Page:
The 150-year-old Land Registry could be sold off or semi-privatised under proposals released for consultation by the government today.

The Department for Business, Innovation and Skills has published an eight-week consultation proposing the creation a new company, subject to government oversight, which would be responsible for land registration services, and which could be sold or managed by the private sector.

A separate Office of the Chief Land Registrar would be retained in the public sector to perform regulatory and fee-setting functions to ensure that customers’ interests are protected.

The paper stresses: ‘We recognise that the cost and speed of service is important but it is also important that the assurance and integrity of the register is not compromised.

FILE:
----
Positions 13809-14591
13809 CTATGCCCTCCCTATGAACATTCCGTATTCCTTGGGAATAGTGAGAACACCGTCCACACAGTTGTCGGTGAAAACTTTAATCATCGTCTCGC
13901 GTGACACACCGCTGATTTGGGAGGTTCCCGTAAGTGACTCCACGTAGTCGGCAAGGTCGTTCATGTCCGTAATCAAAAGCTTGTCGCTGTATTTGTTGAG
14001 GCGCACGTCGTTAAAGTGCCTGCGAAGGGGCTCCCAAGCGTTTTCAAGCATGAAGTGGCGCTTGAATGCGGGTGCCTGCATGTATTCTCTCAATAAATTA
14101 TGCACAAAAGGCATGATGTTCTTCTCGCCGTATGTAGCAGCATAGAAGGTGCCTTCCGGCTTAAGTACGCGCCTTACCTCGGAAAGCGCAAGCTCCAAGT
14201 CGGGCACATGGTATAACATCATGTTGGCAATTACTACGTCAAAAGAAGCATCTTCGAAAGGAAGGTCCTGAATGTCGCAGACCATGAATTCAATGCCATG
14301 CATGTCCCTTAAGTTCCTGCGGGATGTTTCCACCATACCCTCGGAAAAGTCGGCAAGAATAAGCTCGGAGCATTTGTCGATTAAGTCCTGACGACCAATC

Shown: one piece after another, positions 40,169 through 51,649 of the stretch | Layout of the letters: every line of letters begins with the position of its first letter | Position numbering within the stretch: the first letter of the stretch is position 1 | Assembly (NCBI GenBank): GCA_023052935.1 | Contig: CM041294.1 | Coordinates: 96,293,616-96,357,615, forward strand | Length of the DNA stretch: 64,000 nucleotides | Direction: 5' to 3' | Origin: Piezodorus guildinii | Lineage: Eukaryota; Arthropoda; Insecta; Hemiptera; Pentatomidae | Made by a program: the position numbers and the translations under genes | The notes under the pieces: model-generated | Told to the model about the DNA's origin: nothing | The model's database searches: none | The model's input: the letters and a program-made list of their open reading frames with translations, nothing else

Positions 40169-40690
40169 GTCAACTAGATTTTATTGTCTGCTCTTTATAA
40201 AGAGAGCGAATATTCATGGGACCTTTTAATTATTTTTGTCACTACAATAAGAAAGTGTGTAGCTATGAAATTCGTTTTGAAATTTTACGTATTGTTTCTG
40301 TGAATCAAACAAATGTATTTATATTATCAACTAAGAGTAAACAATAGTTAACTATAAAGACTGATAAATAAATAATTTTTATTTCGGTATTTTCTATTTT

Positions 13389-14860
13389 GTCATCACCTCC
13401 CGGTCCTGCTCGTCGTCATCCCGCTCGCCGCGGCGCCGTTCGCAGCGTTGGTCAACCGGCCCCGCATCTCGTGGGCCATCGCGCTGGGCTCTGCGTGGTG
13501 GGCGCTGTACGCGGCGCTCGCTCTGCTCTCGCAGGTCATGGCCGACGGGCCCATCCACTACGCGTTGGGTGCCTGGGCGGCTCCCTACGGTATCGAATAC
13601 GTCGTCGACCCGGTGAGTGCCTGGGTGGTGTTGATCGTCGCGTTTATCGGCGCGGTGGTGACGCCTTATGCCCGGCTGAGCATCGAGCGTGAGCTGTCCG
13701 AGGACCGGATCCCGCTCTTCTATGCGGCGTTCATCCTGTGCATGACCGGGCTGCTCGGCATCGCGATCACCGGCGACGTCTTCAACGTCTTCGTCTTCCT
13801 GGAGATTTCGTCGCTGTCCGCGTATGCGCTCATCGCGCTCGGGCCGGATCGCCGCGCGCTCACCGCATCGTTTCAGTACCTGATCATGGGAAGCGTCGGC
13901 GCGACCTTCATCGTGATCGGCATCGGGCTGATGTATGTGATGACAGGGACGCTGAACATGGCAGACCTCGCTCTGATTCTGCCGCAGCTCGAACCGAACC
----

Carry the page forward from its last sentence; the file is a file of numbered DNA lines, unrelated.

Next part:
‘Central to any plans for the future is that we continue to protect the integrity of the register such that Land Registry’s role of underpinning the property market - by giving confidence to buyers, sellers and lenders - is not compromised.’

Chief land registrar and Land Registry chief executive Ed Lester said: ‘Land Registry’s business strategy is ambitious but achievable. The business strategy was created around customer needs and the changing face of the property market. I have confidence that by focusing on our customer needs, we would continue to improve our service delivery and make the process of dealing in land and property more efficient.’

He added: ‘Land Registry’s customers, whether market professionals or property owners, are at the heart of what we do and we therefore need your help to make sure we are addressing your needs.’

The consultation closes on 20 March.